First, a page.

4 years ago1,000+ Views
Leaving No Trace is a great way to think of your time out hiking. But is it enough? When there are hundreds or thousands of hikers who don't respect LNT hiking and camping values, I don't think it is.
So I like to practice leaving a negative trace, which basically means I try to help restore things back to what they might have looked like if disrespectful humans hadn't been there. Negative trace is about reversing any negative impacts that humans have caused in nature and can be as easy as bending over and picking up a stray trail bar wrapper.

Some cool examples from Backcountry Attitude:
Top: "These rock seats & fire ring were far off the beaten path and I was very surprised to find them. Needless to say they were spoiling the view.I think it only took 10 minutes to dismantle everything and naturalize the area. When the vegetation fills in you won't know a fire ring was here." Bottom: "This rock fire ring was far from the main trail and hadn't been used in years. A little effort can make a big difference. Took me only 5 minutes."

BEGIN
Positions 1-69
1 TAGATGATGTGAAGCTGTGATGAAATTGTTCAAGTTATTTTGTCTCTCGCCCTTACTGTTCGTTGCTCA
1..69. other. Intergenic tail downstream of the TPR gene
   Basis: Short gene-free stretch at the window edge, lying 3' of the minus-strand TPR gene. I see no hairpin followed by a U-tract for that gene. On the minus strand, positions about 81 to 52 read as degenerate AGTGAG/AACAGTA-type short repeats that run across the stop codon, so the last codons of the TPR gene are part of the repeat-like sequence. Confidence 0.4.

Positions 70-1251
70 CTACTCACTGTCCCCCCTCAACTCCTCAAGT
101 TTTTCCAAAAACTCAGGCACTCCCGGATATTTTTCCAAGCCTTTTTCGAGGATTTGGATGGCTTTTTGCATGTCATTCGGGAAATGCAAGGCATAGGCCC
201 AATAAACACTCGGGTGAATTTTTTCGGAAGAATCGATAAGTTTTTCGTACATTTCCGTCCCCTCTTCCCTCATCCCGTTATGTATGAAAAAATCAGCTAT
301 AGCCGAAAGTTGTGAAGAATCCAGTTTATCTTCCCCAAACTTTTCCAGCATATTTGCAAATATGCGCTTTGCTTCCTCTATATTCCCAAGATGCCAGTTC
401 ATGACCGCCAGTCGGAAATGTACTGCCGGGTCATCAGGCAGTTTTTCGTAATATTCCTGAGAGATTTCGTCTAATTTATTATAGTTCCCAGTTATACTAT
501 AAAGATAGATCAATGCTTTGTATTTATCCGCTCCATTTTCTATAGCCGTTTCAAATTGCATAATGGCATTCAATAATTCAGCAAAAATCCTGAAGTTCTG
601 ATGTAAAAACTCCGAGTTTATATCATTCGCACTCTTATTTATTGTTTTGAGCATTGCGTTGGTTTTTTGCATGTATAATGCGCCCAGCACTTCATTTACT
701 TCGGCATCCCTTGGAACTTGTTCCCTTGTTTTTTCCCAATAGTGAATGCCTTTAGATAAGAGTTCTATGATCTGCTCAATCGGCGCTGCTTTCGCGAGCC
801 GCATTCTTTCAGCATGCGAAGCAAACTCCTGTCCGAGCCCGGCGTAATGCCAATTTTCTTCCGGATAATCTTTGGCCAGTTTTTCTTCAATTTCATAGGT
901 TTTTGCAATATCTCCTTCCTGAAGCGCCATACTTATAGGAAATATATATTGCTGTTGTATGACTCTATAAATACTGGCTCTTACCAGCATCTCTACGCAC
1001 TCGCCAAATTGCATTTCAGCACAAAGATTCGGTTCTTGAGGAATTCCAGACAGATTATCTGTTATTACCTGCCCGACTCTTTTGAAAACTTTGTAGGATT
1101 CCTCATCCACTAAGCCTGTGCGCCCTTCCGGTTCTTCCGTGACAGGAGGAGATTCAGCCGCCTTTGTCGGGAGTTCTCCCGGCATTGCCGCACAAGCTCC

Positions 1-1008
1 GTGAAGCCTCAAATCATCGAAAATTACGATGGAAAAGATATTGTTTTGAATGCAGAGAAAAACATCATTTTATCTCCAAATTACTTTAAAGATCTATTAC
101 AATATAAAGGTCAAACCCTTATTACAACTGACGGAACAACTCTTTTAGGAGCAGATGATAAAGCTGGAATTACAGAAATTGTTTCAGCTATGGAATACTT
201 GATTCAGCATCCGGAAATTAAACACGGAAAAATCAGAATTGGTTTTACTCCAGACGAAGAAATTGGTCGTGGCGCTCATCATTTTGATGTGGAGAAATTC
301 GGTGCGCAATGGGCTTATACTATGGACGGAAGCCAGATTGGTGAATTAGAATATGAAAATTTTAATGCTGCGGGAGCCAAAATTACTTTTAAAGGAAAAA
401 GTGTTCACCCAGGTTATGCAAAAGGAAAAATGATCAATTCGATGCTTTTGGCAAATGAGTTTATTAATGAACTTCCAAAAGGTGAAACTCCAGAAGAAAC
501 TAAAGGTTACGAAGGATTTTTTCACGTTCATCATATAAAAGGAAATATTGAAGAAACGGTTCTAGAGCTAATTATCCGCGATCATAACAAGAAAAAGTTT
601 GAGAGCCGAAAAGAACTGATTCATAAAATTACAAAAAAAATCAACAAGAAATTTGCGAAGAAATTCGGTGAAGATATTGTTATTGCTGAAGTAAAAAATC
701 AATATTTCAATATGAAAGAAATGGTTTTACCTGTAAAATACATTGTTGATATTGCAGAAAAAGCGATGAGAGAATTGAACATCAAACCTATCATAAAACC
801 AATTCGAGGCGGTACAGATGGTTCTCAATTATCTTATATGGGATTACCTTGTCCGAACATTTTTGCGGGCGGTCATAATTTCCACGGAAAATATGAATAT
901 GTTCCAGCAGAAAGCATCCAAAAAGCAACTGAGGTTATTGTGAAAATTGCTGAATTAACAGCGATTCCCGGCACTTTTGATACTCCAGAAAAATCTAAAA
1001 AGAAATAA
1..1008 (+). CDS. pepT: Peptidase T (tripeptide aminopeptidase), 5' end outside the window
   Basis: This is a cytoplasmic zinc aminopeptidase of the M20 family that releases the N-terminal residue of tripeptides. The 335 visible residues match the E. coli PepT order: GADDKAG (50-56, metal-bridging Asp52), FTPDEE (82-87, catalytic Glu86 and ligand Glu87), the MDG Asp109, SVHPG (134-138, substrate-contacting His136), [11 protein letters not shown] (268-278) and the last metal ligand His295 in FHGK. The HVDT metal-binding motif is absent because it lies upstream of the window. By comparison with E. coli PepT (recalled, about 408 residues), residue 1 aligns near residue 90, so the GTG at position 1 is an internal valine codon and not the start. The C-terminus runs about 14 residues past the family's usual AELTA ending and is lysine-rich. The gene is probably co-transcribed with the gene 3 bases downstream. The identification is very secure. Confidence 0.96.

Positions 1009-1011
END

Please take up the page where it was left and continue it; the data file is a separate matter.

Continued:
1 Share
@happyrock Indeed! @yakwithalan I think it's a good practice in theory, but if everyone thinks like that, we'd still just have a lot of firerings unless you learn how to find and use ones that have been left
@treedweller What are your thoughts on leaving some of the firerings in place so people can do it on already damaged areas
LNT at it's very best!!!! awesome @treedweller
Wow--looks much better in the after stages! I didn't know this was a thing.
This is awesome! Thanks for the examples. I didn't release even little changes could make a big difference.